Conversely, a crossover PR program has the goal of created greater pre-sales understanding of the company by effectively translating and communicating the customer experiences, business solutions offered and your competitive distinction. It does not depend on the media to provide that translation or those insights, but rather approaches them with this material and knowledge in hand. Because of that, a crossover PR program can also be directed at an end audience (potential customers) because it eliminates the need for the media to translate critical information. Hence, crossover PR program material is eminently suitable for web deployment and use in sales support.

Crossover PR also supports the media's purposes because a journalist can easily work with well-crafted materials, using the message essentially "as-is" if they want (Which is the case much more than you might suspect. Just look at how much media coverage these days is redundant - you'll see the same story a half-dozen times.). Or they can recast it in slightly different direction, or perhaps picking up on specific aspect.

Just how can you create a crossover PR program for your company? Here are a few tips:

Adjust the Thinking - Utilize Process-Based PR

Much of conventional PR activities are based on the ‘spaghetti' principle - throw enough against the wall and something will stick. The problem with this is that you dilute your message and it will eventually be filtered out. Conversely, a process-based program has a specific goal and a process to attain that goal.

All Material Should Articulate Clear Business Goals and Solutions

Much of corporate public relations materials is content-free, and what isn't often talks around issues rather than addresses them head on. In other words, if someone were to read it, the material raises more questions than it answers. Any material that is disseminated should be read with the intent of being as tight and economical as possible - because it considers the reader and that gives it a better chance of being read.

Articulate Your Customers' Experiences

Let's face it - when you approach the media, what you have to say is secondary to what your customers have to say. If you don't have several customers lined up to go, and documented - then back off any program until you do. Because it is - guaranteed - the first thing the media will ask for, assuming you arouse their interest. If you can't deliver - right then and there - go back to square one.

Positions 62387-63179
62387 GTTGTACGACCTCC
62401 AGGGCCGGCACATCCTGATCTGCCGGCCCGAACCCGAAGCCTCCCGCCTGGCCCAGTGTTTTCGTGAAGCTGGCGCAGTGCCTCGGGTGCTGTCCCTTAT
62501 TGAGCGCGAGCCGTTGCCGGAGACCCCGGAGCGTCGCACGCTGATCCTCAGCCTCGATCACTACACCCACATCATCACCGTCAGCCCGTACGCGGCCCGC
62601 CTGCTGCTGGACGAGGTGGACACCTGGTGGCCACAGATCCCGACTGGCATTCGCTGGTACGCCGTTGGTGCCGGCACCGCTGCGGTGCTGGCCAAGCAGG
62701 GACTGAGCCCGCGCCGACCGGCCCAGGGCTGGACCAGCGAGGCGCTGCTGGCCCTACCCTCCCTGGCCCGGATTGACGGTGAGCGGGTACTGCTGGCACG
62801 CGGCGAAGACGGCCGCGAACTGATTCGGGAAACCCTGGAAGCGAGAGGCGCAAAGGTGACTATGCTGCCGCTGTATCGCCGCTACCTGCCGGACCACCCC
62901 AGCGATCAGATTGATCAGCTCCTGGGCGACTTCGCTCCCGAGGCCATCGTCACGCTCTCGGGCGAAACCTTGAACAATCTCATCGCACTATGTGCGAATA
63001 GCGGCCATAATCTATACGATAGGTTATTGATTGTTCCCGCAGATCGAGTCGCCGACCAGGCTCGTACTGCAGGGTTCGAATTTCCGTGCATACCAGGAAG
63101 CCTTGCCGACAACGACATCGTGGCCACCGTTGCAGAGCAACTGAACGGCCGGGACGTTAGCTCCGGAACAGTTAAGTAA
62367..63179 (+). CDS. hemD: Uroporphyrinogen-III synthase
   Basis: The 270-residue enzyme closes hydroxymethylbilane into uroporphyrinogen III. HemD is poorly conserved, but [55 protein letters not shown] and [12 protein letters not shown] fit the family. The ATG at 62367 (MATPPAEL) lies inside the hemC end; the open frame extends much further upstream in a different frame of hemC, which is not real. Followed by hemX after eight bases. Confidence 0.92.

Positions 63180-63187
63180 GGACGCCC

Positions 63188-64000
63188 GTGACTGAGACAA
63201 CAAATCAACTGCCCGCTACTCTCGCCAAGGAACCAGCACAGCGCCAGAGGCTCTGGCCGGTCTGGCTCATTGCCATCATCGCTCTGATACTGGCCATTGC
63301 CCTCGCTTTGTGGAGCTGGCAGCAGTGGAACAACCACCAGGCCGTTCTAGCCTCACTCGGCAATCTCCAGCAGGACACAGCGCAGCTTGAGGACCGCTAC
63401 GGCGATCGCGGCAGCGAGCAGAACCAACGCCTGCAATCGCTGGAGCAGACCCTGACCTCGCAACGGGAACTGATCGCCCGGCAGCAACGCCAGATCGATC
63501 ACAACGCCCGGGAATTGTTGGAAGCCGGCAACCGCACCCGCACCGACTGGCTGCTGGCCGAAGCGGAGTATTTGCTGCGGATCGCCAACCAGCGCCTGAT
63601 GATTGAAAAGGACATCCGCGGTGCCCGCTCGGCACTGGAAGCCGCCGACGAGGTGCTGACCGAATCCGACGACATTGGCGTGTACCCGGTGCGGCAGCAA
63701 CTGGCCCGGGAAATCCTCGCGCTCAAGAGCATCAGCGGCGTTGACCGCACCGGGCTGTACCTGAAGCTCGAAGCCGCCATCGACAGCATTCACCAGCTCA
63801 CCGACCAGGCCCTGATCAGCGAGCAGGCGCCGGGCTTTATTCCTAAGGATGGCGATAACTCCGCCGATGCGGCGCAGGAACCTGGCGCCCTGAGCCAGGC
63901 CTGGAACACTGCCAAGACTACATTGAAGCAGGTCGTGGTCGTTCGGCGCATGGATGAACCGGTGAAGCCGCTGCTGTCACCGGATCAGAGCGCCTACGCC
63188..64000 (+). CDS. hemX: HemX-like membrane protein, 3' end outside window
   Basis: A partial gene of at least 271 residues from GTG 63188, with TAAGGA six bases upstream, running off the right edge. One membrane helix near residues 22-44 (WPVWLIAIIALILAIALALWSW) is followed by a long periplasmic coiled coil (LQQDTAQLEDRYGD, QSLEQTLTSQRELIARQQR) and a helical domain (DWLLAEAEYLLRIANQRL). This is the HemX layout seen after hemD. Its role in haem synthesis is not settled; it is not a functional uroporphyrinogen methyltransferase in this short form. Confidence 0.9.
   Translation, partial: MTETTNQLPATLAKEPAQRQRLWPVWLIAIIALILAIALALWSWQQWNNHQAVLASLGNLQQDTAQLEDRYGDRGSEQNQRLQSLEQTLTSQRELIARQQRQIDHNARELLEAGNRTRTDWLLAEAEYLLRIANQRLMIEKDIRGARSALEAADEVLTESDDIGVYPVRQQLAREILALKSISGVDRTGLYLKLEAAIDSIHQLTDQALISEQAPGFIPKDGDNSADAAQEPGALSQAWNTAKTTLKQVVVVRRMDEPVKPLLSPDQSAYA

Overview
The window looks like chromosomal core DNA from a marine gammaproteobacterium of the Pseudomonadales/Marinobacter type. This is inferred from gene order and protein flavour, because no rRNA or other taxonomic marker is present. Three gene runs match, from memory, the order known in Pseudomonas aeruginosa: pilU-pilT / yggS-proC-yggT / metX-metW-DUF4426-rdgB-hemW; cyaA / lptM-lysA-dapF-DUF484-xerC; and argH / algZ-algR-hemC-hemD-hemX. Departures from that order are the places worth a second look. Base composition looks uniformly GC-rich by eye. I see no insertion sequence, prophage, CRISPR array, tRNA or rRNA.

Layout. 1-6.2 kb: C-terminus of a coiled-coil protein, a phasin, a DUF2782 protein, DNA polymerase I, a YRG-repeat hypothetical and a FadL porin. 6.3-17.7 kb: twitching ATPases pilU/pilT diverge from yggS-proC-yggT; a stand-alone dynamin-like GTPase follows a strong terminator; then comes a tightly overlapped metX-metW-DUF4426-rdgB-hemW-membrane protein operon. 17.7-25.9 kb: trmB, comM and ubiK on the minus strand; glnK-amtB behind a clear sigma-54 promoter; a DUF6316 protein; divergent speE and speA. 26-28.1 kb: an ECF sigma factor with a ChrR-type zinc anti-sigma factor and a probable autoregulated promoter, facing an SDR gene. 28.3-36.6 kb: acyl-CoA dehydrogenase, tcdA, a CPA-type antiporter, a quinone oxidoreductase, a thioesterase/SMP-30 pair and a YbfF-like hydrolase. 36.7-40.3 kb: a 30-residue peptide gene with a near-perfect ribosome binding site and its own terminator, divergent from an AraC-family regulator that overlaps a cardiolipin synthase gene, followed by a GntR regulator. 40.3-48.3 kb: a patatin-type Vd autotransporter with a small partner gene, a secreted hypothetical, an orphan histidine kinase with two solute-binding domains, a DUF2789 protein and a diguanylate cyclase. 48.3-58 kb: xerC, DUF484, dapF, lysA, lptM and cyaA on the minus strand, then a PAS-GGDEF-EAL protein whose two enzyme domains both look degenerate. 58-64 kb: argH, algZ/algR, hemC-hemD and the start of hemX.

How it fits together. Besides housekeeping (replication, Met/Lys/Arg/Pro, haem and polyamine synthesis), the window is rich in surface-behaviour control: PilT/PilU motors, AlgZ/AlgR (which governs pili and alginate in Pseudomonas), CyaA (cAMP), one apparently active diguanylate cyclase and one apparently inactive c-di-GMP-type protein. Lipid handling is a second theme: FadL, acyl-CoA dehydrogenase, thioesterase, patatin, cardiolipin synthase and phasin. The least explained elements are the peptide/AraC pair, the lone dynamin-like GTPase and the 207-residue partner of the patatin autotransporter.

Maintain Situational Awareness - Craft Your Narrative in Terms of Industry Reality

In aviation, there is a phrase - situational awareness - which means that you need to be aware of the situation around you. In PR - this is the industry, technology, market, economy and world events that are happening as we speak. The more you know about what is going on, and the more you craft your message in terms of that reality, the better your chances at exposure. Unfortunately, most companies spend a lot of time on internal discussions or with their heads down - which is why I have often found that their sales people are the best sources of information - they have to deal with reality every day.

Use the Written Word (Not the Oral Tradition).

In dealing with the media and sales prospects and other audiences - good, solid documentation will carry the day - every time. Depending on verbal recounting, either for your dealings with the media or expecting customers to give the kind of references you want each and every time they are called - is simply an act of faith. Get it in writing - once - then leverage it to the maximum extent possible.

Crossover PR helped start the PC revolution - and is still a valid technique for you to use to reach out from your world into someone else's (such as the media who normally doesn't cover, or understand - your industry.) But you can't use conventional PR practices for crossover PR. A dedicated, process-based crossover PR program is necessary if you want to be successful.

© 2003, Jeffrey P. Geibel, All Rights Reserved